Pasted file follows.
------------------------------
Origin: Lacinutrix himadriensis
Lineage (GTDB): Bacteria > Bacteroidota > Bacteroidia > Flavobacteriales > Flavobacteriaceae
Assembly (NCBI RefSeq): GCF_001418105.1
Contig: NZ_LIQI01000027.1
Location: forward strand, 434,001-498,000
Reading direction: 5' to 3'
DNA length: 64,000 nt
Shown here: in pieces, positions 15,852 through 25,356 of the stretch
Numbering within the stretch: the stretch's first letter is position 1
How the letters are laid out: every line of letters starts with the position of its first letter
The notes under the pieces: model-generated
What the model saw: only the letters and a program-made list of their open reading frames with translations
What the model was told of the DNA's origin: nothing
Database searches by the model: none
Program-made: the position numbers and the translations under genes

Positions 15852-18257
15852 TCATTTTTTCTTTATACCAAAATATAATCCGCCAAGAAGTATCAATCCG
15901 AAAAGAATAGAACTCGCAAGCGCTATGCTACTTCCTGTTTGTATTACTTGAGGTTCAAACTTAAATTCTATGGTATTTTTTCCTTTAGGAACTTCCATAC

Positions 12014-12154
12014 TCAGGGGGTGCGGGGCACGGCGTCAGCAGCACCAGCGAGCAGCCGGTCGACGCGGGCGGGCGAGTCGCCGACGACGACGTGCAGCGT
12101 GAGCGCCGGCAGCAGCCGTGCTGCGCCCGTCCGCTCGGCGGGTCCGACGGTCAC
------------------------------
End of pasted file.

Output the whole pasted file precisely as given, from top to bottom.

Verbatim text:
Origin: Lacinutrix himadriensis
Lineage (GTDB): Bacteria > Bacteroidota > Bacteroidia > Flavobacteriales > Flavobacteriaceae
Assembly (NCBI RefSeq): GCF_001418105.1
Contig: NZ_LIQI01000027.1
Location: forward strand, 434,001-498,000
Reading direction: 5' to 3'
DNA length: 64,000 nt
Shown here: in pieces, positions 15,852 through 25,356 of the stretch
Numbering within the stretch: the stretch's first letter is position 1
How the letters are laid out: every line of letters starts with the position of its first letter
The notes under the pieces: model-generated
What the model saw: only the letters and a program-made list of their open reading frames with translations
What the model was told of the DNA's origin: nothing
Database searches by the model: none
Program-made: the position numbers and the translations under genes

Positions 15852-18257
15852 TCATTTTTTCTTTATACCAAAATATAATCCGCCAAGAAGTATCAATCCG
15901 AAAAGAATAGAACTCGCAAGCGCTATGCTACTTCCTGTTTGTATTACTTGAGGTTCAAACTTAAATTCTATGGTATTTTTTCCTTTAGGAACTTCCATAC

Positions 12014-12154
12014 TCAGGGGGTGCGGGGCACGGCGTCAGCAGCACCAGCGAGCAGCCGGTCGACGCGGGCGGGCGAGTCGCCGACGACGACGTGCAGCGT
12101 GAGCGCCGGCAGCAGCCGTGCTGCGCCCGTCCGCTCGGCGGGTCCGACGGTCAC